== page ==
Inter-organizational paradox management : how national business systems affect responses to paradox along a global value chain
This study discusses the relationship between inter-organizational paradox management, national business systems and global value chains. Using case study evidence from a global value chain in the footwear industry (in Germany and China), we analyse how different businesses in the chain responded to the paradoxical tension arising from the competing demands to provide a living wage to workers and to uphold financial performance. Our findings highlight organizational responses to this paradox along the value chain, showing how these responses were shaped by the interplay of different types of pressures exerted by national business systems and the value chain itself. While these pressures were aligned in the German part of the chain, they were not aligned on the Chinese side. The study makes two contributions: (1) we develop a taxonomy outlining how the alignment of different types of pressures influences whether organizations choose either proactive or defensive paradox management; and (2) we argue that theorizing the impacts of cross-national distance on paradox management can be enhanced by adopting a multidimensional approach to institutional variety that extends beyond culture-based arguments.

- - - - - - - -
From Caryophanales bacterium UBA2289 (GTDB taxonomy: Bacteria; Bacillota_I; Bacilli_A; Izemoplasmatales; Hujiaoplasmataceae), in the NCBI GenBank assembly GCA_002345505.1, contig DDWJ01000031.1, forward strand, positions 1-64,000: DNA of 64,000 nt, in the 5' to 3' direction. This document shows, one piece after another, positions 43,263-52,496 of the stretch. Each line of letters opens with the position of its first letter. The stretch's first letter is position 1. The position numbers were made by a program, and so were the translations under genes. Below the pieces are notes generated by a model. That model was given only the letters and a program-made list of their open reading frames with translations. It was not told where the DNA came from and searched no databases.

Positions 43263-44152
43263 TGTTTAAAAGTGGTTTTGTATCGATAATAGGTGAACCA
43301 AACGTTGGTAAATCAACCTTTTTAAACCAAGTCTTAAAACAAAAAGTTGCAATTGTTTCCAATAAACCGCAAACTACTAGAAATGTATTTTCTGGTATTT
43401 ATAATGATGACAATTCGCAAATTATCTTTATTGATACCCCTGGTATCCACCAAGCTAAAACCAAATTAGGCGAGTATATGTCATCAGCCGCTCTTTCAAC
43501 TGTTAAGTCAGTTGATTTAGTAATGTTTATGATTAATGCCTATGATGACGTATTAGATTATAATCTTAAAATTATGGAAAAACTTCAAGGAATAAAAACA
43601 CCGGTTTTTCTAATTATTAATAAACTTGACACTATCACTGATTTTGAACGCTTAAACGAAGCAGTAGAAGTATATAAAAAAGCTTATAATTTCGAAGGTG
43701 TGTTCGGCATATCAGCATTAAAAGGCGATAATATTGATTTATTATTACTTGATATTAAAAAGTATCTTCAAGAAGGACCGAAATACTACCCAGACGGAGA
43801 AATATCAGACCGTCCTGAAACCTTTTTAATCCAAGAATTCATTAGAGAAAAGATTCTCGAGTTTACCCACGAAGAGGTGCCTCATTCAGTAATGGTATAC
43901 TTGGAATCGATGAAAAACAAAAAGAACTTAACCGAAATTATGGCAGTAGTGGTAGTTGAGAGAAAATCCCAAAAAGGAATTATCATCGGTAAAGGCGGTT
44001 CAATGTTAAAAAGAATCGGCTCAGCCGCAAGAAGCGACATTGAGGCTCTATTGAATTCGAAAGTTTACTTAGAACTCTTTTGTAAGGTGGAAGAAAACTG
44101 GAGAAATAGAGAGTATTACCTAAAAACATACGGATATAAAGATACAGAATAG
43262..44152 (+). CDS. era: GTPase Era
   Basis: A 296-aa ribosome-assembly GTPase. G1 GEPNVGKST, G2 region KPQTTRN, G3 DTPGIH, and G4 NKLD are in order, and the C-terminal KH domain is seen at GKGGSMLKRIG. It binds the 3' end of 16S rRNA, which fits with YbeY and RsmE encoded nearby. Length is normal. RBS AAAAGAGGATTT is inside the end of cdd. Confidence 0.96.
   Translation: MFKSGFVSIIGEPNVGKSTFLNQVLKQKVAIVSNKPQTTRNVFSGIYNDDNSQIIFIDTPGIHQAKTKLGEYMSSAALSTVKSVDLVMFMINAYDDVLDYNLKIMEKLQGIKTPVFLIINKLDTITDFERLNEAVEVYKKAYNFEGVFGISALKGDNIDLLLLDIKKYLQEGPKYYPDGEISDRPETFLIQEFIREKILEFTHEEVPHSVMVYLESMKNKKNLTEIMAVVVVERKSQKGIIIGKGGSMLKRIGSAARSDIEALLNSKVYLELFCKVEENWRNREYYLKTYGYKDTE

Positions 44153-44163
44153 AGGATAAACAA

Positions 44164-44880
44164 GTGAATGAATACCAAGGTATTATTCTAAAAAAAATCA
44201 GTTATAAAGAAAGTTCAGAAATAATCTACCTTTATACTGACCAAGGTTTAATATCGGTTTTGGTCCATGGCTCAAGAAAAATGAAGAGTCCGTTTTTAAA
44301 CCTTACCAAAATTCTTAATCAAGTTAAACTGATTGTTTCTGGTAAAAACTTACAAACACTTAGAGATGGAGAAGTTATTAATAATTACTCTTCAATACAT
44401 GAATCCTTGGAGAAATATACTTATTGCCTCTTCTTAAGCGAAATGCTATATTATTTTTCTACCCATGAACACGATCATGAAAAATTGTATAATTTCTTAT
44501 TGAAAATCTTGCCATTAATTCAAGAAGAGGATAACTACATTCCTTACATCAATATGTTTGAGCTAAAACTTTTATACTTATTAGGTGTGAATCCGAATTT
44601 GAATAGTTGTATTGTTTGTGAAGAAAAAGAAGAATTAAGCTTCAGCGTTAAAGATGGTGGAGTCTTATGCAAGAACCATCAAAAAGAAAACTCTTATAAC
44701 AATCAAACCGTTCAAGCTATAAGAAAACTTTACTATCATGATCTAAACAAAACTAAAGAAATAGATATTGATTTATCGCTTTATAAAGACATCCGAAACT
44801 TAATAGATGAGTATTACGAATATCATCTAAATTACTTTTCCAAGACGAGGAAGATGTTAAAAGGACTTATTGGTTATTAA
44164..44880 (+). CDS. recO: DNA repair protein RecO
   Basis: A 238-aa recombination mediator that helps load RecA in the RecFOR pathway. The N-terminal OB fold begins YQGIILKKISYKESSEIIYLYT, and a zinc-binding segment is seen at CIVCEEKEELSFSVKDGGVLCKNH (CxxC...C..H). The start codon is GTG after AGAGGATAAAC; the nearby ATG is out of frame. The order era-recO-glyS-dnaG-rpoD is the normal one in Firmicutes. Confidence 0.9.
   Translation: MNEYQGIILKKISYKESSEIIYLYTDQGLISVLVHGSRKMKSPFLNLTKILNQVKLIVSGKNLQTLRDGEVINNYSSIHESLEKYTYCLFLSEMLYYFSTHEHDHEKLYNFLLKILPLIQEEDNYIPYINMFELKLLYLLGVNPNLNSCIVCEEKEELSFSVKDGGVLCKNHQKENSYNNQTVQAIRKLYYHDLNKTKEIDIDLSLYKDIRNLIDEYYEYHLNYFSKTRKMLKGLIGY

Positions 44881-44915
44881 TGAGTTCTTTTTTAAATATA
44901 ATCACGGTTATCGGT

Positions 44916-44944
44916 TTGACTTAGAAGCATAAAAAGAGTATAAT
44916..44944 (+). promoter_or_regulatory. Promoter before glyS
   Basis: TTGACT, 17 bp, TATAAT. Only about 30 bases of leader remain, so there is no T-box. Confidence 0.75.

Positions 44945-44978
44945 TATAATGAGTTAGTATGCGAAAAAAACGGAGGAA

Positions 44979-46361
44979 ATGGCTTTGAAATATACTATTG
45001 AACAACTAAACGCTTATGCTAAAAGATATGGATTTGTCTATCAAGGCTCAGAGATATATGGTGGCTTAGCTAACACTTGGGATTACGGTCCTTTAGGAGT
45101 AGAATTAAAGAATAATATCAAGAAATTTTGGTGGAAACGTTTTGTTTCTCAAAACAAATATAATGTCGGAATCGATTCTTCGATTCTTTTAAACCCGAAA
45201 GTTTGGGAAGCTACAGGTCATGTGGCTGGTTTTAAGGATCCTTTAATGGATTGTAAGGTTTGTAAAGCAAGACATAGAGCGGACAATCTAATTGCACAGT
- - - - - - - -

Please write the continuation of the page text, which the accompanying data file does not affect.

corporate social responsibility
global value chains
national business systems